Borrowing from the wise words of Michelle Obama, when we are faced with unfair projections or treatment, we can react with hostility, or we can accept the invitation to perceive and respond from higher ground. By “higher,” we don’t mean superior, but instead, taking a perspective removed from the complexities of our circumstances, so that we can accept the good times and challenging ones with equanimity. If and when you bear the brunt of someone else’s grievances, your higher self encourages unification, not division. In order to instill harmony and help heal hurt, you can advocate for yourself without attacking—feeding the peace, not fanning the conflict.

Dr. Cole's Recommended Reading for Co-parents

  • Conscious Uncoupling

    Conscious Uncoupling

    by Katherine Woodward Thomas

    “Tips to Live Happily Ever After together, no matter what.”

  • Giving the Love that Heals

    Giving the Love that Heals

    by Harville Hendrix, Ph.D. & Helen LaKelly Hunt, Ph.D.

    “Teaches reflective mindfulness for resolving issues that originate in the parents’ childhoods, so that they can forge a clear, conscious, and healthier relationship path with their children.”

  • Helping Your Kids Cope with<br>Divorce the Sand Castles Way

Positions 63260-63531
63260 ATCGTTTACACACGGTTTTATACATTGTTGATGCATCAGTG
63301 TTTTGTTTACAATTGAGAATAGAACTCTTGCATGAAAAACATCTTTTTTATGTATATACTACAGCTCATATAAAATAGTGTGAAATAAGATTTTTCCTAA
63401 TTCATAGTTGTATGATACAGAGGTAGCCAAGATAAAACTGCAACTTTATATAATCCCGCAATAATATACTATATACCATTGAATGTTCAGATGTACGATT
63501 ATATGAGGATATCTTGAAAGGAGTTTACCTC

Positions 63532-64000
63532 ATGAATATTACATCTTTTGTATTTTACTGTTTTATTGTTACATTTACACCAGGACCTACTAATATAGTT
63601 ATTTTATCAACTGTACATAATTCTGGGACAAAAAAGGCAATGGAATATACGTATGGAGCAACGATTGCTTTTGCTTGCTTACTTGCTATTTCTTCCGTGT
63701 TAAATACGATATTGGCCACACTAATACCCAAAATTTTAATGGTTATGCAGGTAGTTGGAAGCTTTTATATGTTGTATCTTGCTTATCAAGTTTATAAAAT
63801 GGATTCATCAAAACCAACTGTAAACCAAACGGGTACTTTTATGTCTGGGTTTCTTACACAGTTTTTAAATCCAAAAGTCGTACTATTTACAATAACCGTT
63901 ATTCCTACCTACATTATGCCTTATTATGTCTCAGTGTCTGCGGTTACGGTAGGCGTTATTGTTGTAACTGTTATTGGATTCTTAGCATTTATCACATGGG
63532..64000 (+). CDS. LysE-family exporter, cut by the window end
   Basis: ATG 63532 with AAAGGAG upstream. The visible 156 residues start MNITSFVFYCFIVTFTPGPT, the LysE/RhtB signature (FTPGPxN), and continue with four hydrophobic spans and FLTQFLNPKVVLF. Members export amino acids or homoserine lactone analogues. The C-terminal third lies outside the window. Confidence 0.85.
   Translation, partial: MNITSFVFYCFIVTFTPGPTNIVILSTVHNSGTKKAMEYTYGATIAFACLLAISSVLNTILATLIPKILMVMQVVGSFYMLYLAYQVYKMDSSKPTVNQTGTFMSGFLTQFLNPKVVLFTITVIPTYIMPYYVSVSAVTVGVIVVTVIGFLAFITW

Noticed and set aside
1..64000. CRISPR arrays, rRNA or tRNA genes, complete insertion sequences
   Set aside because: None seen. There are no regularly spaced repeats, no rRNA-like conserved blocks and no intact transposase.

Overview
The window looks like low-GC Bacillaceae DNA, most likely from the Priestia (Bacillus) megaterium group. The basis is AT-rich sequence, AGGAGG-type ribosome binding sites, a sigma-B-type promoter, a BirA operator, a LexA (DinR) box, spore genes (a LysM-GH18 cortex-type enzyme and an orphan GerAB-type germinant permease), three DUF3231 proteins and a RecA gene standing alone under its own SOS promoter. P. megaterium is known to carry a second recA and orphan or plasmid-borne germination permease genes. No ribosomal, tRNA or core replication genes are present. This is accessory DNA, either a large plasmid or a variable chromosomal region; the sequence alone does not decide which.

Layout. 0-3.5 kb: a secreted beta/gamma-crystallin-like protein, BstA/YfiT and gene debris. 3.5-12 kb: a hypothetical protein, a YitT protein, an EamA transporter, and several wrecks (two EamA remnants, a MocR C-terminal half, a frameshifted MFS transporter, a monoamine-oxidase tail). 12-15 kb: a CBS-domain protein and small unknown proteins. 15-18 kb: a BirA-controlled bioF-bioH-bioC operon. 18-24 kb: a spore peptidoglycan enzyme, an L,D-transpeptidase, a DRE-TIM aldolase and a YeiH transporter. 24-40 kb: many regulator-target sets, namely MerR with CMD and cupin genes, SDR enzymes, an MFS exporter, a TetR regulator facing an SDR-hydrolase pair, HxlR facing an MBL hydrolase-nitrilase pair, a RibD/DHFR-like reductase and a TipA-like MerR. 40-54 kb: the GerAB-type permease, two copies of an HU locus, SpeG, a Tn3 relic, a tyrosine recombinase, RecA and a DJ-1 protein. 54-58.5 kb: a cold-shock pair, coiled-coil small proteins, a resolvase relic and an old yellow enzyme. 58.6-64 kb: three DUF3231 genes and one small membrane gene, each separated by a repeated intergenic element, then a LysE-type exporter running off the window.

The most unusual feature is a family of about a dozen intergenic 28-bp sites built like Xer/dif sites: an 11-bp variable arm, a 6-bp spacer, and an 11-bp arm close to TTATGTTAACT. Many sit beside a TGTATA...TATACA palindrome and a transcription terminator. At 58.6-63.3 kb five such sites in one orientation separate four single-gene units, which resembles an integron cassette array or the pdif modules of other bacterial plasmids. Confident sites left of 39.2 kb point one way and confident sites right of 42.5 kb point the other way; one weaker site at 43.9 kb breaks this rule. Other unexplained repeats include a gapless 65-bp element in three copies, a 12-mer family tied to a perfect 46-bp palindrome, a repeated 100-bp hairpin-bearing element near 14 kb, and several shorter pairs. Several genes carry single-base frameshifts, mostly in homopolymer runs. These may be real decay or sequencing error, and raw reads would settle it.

Helping Your Kids Cope with
    Divorce the Sand Castles Way

    by Gary Neuman with Patricia Romanowski

    “Learn to stay attuned to what your children need,
    post divorce, and throughout their development.”

  • Permission to Parent

    Permission to Parent

    by Robin Berman, M.D.

    “Packed with inspirational stories and medical research, this a thorough guide to raising emotionally well-adjusted and thriving children, through love and limits.”

  • Spiritual Divorce

    Spiritual Divorce

    by Debbie Ford

    “Alchemize the heartbreak of divorce into breakthrough— reclaiming your authentic self, personal power, and joy.”

LA-based Dr. Marcy Cole is a holistic psychotherapist who has been in practice for twenty-five years, in both inpatient and outpatient settings with adolescents, adults, couples, and families. She received her Bachelors from Northwestern University, her Masters from Loyola University, and her Doctorate from the Institute of Clinical Social Work in Chicago. In 2004, Cole founded First Tuesday USA, a platform for women, fostering social connectivity and professional networking, which hosts monthly events in LA. In 2011, she launched an online platform for women without children, and she is also the founder of CMomA.org, a non-profit organization promoting the connection between people without children and children in need, through adoption, foster-care, hosting, mentoring, and sponsorship.